Sunday, April 12, 2009
The next day, I called Comcast and SBC.
Because Comcast bewildered me, and SBC made it easy, I switched my account to them and have stayed ever since.
In the past few months, however, I've received two AT&T emails with the subject line: "Amy, we've missed you!"
It's very frustrating - and a little scary - to think my internet provider doesn't know I'm a customer.
Maybe that's why I can't get answers to my questions; why I can't get the "highest level" speed for which I'm paying; why the anti-virus protection AT&T offers keeps clogging my computer. Are there special prices, products and services I could get if AT&T recognized me as a customer? If they have a system wide problem will I not be notified?
Should I check into Comcast again (oh, great, the company that can't even live up to a promise with its tv service).
It's not the worst marketing I've even seen, but it is pretty bad. For wasting my time, for communicating poorly, and for giving me reason to reconsider my relationship with them, I say to AT&T, "Get real."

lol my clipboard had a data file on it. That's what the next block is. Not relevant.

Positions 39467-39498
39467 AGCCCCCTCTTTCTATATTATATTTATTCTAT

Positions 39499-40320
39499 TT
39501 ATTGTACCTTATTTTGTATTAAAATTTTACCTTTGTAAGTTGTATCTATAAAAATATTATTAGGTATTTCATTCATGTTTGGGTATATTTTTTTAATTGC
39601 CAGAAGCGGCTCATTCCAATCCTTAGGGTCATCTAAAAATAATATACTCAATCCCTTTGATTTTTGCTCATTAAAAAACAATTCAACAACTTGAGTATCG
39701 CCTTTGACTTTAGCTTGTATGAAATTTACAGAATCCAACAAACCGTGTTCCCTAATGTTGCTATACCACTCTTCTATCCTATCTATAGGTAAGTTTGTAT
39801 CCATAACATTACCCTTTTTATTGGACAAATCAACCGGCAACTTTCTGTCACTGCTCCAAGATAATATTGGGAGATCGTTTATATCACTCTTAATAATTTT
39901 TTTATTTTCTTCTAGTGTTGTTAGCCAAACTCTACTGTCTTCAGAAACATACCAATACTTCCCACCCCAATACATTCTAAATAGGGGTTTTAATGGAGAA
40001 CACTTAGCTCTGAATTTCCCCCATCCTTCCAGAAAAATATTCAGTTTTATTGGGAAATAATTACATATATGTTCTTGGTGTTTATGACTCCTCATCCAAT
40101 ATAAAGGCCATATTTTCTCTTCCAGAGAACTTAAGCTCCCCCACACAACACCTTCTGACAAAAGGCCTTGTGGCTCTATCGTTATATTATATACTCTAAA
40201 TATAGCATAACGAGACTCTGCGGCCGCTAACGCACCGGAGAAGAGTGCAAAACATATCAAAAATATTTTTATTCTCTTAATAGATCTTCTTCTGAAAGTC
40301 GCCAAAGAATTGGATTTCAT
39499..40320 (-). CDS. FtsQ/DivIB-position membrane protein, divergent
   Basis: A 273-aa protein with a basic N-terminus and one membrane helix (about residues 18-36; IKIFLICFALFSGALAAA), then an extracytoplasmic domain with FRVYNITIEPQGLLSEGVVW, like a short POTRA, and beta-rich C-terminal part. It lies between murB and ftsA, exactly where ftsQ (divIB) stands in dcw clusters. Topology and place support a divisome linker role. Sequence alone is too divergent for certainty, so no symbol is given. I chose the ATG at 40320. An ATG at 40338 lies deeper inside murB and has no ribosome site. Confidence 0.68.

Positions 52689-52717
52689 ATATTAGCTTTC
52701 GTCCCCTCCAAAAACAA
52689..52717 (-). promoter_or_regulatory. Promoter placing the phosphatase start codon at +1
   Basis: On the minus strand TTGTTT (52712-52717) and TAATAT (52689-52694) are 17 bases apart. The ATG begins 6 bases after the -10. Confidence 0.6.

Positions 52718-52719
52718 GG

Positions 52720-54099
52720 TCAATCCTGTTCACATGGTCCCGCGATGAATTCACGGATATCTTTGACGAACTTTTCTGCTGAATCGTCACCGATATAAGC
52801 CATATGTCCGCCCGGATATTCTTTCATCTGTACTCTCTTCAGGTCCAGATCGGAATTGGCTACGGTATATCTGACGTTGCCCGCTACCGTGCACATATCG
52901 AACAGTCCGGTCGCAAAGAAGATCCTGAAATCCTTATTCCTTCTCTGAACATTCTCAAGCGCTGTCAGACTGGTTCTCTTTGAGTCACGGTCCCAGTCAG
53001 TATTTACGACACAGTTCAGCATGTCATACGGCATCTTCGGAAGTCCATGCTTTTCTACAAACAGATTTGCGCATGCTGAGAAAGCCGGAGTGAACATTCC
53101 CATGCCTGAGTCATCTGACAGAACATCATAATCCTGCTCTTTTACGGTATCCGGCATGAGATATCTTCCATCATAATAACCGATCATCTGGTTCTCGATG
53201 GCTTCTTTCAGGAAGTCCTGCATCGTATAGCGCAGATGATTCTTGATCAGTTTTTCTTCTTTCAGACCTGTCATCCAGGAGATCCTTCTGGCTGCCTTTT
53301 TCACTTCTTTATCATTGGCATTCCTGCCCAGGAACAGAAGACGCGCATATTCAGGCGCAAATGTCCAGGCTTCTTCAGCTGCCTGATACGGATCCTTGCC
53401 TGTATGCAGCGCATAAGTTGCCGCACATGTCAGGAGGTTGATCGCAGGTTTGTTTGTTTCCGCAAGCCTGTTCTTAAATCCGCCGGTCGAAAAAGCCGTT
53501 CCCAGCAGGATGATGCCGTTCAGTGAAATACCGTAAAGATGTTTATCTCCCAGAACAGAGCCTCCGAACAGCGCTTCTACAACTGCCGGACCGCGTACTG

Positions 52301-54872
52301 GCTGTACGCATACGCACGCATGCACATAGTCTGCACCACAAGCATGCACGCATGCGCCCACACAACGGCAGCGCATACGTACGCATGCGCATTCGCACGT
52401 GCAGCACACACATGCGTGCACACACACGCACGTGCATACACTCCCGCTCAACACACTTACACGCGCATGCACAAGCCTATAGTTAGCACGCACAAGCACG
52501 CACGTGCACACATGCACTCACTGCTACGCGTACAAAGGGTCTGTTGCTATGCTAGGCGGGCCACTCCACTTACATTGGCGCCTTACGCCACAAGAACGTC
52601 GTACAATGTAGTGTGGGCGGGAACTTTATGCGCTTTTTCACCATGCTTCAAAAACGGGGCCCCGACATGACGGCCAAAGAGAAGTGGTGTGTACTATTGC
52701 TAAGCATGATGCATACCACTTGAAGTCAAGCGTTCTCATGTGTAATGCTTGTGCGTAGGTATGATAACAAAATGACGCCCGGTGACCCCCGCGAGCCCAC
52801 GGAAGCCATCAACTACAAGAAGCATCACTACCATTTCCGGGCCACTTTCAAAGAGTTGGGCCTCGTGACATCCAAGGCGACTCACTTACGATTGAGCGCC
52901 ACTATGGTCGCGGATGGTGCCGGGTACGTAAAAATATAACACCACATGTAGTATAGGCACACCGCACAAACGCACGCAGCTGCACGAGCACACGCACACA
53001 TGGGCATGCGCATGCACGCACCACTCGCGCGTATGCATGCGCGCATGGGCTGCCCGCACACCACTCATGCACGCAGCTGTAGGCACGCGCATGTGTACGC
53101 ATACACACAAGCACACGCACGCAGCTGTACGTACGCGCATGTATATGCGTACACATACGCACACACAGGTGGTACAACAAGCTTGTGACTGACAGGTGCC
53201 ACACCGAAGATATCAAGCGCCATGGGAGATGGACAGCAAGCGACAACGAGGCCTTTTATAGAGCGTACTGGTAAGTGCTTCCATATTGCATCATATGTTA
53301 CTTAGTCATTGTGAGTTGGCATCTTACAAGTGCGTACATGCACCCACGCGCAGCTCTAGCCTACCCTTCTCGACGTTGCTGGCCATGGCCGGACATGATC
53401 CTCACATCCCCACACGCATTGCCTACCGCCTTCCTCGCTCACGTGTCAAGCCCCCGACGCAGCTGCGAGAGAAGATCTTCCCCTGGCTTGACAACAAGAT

Friday, April 3, 2009
Aimed at media and entertainment company, the report is filled with great information for everyone interested in the changing consumer.
From the Abstract, here are some of the insights presented. The Abstract itself (and the report) go into all of these in greater detail.
Four primary trends blur the boundaries between traditional brand advertising and direct marketing:
- Consumer adoption of new distribution formats –
- A shift in advertiser spend –
- Digital migration of platforms –
- Emergence of new capabilities –
New capabilities across four areas hold paramount importance as traditional advertising gives way to consumer centricity: creative, insights, collaboration and workflow.
- Creative –
- Insights –
- Collaboration –
- Workflow –